Phil Hord wrote:
> Junio C Hamano wrote:
>> Phil Hord <> writes:
>>> State token strings which may be emitted and their meanings:
>>>     merge              a merge is in progress
>>>     am                 an am is in progress
>>>     am-is-empty        the am patch is empty
>>>     rebase             a rebase is in progress
>>>     rebase-interactive an interactive rebase is in progress
>>>     cherry-pick        a cherry-pick is in progress
>>>     bisect             a bisect is in progress
>>>     conflicted         there are unresolved conflicts
>>>     commit-pending     a commit operation is waiting to be completed
>>>     splitting          interactive rebase, commit is being split
>>> I also considered adding these tokens, but I decided it was not
>>> appropriate since these changes are not sequencer-related.  But
>>> it is possible I am being too short-sighted or have chosen the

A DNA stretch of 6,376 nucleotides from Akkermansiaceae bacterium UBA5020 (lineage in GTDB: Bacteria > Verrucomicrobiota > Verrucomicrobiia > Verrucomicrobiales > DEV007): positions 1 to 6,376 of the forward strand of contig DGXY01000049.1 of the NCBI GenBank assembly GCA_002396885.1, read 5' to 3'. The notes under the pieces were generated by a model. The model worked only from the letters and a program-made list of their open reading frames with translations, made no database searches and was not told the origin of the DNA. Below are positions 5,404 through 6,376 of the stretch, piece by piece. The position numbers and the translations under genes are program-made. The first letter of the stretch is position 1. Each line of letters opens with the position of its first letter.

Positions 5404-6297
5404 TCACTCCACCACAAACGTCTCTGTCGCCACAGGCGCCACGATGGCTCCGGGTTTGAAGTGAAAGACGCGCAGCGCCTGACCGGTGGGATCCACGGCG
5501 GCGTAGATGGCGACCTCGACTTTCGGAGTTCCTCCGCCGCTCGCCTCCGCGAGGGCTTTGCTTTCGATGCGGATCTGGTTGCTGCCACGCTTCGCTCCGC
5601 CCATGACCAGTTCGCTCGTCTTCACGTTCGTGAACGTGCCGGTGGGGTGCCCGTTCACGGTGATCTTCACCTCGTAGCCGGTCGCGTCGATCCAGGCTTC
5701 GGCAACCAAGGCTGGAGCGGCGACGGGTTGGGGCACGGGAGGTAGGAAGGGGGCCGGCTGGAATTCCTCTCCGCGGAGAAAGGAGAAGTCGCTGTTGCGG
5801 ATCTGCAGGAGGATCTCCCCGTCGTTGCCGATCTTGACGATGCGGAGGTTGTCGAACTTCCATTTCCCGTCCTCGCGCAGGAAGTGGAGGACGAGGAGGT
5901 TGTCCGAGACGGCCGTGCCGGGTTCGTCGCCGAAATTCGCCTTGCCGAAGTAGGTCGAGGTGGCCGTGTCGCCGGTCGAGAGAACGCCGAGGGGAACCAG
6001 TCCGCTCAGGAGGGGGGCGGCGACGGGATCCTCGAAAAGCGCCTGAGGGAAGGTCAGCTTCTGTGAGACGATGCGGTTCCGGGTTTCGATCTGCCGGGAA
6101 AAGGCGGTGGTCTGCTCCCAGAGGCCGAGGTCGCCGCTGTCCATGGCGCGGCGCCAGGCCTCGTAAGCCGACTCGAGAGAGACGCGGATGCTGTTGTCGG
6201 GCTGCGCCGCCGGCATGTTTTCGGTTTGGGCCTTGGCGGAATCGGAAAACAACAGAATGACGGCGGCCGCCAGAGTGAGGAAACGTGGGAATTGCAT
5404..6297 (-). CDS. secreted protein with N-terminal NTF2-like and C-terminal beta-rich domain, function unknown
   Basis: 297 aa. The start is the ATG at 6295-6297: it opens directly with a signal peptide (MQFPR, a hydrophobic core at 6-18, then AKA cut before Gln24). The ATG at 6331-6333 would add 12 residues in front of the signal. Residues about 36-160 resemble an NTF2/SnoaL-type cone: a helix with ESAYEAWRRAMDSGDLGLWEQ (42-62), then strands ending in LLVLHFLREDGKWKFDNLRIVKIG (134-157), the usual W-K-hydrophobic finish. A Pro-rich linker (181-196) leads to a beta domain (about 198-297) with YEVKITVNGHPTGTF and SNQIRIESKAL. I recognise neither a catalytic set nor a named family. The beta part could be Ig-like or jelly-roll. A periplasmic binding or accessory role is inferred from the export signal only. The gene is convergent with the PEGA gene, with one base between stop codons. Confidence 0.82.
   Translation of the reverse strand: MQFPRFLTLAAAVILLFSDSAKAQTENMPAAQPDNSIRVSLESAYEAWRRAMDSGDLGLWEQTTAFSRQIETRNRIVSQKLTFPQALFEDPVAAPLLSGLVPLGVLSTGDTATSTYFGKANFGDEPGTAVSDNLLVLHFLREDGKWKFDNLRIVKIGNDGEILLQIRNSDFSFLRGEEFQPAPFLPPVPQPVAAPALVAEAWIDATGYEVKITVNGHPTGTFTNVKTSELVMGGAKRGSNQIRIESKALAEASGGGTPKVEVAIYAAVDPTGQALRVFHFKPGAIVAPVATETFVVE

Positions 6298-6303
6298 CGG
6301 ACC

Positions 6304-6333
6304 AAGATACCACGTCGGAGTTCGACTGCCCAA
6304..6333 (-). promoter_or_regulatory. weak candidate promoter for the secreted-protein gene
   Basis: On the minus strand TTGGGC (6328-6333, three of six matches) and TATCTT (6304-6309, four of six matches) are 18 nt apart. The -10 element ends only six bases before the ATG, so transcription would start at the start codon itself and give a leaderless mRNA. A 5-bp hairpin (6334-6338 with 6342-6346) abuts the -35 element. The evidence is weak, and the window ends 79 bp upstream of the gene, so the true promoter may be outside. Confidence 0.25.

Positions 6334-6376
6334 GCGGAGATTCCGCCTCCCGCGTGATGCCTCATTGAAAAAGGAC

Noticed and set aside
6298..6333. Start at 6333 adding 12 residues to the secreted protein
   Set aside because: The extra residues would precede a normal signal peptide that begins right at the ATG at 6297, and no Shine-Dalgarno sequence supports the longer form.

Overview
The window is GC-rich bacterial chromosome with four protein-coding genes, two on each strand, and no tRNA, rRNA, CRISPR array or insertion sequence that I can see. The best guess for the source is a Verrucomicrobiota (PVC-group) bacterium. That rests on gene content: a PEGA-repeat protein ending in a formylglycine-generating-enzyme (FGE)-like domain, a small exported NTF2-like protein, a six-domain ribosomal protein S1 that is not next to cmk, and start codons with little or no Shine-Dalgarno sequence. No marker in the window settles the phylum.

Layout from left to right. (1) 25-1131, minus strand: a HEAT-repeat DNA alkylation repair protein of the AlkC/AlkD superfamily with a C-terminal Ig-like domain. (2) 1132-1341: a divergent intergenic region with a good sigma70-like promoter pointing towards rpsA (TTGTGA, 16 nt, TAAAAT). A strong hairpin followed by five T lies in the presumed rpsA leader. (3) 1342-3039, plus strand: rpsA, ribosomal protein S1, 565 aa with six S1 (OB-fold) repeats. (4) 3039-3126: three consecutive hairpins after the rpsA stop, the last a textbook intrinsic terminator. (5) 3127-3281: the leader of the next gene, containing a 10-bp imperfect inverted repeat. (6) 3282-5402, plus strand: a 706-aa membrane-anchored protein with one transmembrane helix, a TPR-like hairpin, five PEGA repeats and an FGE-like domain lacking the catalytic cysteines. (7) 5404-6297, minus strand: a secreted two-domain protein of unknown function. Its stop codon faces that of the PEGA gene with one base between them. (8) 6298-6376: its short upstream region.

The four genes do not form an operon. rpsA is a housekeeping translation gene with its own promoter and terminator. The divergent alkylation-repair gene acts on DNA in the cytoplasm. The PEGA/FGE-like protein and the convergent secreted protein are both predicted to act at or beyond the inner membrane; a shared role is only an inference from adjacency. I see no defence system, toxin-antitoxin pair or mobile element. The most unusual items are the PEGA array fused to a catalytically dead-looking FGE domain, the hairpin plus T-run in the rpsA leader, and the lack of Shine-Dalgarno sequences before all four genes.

>>> switch name poorly.
>>>     changed-index  Changes exist in the index
>>>     changed-files  Changes exist in the working directory
>>>     untracked      New files exist in the working directory
>> I tend to agree; unlike all the normal output from "status -s" that
>> are per-file, the above are the overall states of the working tree.
>> It is just that most of the "overall states" look as if they are
>> dominated by "sequencer states", but that is only because you chose
>> to call states related to things like "am" and "bisect" that are not
>> sequencer states as such.
>> It probably should be called the tree state, working tree state, or
>> somesuch.
> I think you are agreeing that I chose the switch name poorly, right?
> Do you think '--tree-state' is an acceptable switch or do you have other
> suggestions?

I've been calling these 'tokens' myself.  A token is a word-or-phrase I
can parse easily with the default $IFS, for simpler script handling.

I'm happy to make that official and use --tokens and -T, but I suspect a
more appropriate name is available.


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